Quench Trailer

Quench Trailer

March and April were spent bringing Quench up to snuff for the Level Up Showcase and the capstone presentation for Jeff and James. Check out our first trailer and opening scene! (For those interested, Jeff was also interviewed after Level Up, and you can read that interview...
Starling and Feathers for Flash CS6 Mobile UI

Starling and Feathers for Flash CS6 Mobile UI

Recently I’ve been working on an iPad app at my second (third?) job, and I wanted to share some of the stuff I learned about Flash UI design, particularly for those working in Flash Professional CS6. Adobe hasn’t done the most excellent job with creating components or built-in classes for some really important UI standbys (scrollbars, I’m looking at you) so I went looking for some alternatives. What I ended up going with is a quite excellent open-source UI library called Feathers, which runs on the also open-source Starling framework. Unfortunately most of the documentation out there is for folks using Flex or Flash Develop, which are great tools, but I use Flash Professional at work (and before you ask, my work computer is a Mac so I can’t get Flash Develop). It took me a while to figure out even the simplest configuration in CS6 so I thought I’d make a short presentation/tutorial to pass the knowledge on and hopefully help someone out. As an aside, I should point out a few things that may have made this more difficult for me than it would for someone looking into Feathers for a new project. I’m a fairly advanced, but largely self-taught, Flash programmer. I don’t have much outside experience with programming so I do find some of the design patterns that Feathers uses new and confusing. If you are coming from a design background, this is going to be a bit of an uphill battle, but it’s totally doable. If you’re a pro programmer already (like Jeff!) than you’ll probably be just fine. The other problem was that...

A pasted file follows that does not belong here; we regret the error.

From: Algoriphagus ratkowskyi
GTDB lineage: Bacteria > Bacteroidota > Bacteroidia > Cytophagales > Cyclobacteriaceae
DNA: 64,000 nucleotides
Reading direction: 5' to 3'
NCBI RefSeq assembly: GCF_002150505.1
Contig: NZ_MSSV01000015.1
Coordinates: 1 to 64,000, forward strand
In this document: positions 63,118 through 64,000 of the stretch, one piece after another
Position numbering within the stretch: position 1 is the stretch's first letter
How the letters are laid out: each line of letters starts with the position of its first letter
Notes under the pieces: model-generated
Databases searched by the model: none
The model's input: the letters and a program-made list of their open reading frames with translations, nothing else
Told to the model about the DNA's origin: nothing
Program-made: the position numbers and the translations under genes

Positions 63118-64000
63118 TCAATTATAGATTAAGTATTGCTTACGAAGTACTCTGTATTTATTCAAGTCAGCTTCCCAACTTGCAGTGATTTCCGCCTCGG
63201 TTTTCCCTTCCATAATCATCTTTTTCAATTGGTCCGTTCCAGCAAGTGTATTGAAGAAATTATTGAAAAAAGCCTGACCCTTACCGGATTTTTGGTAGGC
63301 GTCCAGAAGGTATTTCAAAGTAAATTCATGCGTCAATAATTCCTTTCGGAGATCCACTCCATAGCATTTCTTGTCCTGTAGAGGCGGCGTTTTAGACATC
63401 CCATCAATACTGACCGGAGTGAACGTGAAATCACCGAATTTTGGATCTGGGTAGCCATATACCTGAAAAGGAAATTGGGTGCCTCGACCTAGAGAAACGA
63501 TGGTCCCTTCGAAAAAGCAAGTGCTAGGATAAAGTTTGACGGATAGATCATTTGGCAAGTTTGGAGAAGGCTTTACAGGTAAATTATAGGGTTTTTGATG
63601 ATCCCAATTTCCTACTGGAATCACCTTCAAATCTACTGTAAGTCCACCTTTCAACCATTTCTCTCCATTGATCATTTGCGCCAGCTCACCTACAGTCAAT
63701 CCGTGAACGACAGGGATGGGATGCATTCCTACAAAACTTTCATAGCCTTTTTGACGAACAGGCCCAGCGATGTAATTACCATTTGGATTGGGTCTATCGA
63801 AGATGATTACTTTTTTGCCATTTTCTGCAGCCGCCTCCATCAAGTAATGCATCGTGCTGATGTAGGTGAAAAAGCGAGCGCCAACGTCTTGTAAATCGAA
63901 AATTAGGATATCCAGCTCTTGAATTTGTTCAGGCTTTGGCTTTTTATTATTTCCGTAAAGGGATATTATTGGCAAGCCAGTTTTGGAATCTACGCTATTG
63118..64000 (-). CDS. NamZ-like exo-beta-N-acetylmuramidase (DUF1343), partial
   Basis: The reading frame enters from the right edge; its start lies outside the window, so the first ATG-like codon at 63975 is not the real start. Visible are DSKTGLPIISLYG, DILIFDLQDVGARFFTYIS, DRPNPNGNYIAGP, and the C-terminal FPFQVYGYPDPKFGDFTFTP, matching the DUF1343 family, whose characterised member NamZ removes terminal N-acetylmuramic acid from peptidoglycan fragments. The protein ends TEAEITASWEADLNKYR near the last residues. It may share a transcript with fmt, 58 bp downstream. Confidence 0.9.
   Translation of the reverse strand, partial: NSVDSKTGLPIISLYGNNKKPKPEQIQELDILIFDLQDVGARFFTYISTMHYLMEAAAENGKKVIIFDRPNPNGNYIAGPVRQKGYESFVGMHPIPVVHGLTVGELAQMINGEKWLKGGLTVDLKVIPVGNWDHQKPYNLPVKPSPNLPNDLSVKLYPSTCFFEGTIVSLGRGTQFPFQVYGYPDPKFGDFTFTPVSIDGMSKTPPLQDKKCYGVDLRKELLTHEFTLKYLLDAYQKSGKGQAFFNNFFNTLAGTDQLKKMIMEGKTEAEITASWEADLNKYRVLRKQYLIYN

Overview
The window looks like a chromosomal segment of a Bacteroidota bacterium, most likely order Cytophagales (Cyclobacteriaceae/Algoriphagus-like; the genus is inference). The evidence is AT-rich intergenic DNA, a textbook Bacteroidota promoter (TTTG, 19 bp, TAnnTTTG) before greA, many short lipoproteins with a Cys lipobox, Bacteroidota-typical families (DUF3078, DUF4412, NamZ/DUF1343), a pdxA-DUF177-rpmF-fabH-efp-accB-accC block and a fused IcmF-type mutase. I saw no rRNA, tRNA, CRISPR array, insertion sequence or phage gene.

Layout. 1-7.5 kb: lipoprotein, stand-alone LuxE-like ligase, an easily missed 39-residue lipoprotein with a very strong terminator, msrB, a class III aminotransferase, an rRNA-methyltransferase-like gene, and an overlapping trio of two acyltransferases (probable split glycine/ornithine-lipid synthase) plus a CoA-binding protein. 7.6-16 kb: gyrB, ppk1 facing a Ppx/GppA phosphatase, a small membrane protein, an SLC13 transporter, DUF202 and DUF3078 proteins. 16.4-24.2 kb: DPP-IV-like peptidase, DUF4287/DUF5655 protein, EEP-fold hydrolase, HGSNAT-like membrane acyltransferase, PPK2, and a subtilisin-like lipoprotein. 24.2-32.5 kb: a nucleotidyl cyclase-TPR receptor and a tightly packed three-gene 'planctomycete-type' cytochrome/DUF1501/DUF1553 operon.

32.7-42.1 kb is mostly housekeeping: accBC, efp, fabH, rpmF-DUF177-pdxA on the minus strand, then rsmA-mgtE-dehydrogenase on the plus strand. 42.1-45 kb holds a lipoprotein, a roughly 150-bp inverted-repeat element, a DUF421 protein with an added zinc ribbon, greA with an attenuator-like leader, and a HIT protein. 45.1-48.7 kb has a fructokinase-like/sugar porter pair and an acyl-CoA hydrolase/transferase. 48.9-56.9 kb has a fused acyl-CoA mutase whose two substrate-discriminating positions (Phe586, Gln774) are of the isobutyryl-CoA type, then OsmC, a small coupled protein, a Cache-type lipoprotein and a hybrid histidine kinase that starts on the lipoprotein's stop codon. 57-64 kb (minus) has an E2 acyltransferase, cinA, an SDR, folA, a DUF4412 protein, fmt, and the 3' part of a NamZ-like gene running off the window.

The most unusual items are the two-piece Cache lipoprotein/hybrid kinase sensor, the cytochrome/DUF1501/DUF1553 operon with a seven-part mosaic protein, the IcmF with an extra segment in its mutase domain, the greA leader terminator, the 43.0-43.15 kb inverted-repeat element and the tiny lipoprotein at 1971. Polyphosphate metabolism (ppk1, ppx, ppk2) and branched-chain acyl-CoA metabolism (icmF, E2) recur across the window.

The Game Triforce

The Game Triforce

I want to break down game development from a specifically programming perspective. So, let’s talk about this thing we’ve been kicking around the office, which we’re calling “The Game Triforce.” The Game Triforce consists of three distinct parts: Control, Display and Timekeeping.   Created with Haiku Deck, the free presentation app for iPad   Control Control is probably the easiest component to understand. It represents all of the inputs to your system. Controls require an interface (called a human-computer interface) which is how you, the player, communicate with the box that holds the game program. Here’s a non-exhaustive list of inputs: button presses key presses and holds mouse clicks analogue stick hold input text touch and multitouch motion control accelerometer joystick dance pad voice   Display Display, which is the output of a system, is everything in the game that can be perceived by the player. Another way to look at it is as feedback to the player. Display can (and should) involve many senses, not just sight. For example, in a fighting game, if you press the button for a punch, what kind of feedback could you expect? Punching animation on player character Punching sound effect Player character power level dropping Enemy character reaction (block, hit, dodge, etc) Enemy character reaction sound effect Enemy character HP bar dropping   Timekeeping Timekeeping is the last corner on the Triforce. You might not have considered this before, but many aspects of a game require some kind of timekeeping. Timekeeping is necessary whenever an action needs to happen through time. This includes every character, background, or GUI animation, some physics calculations...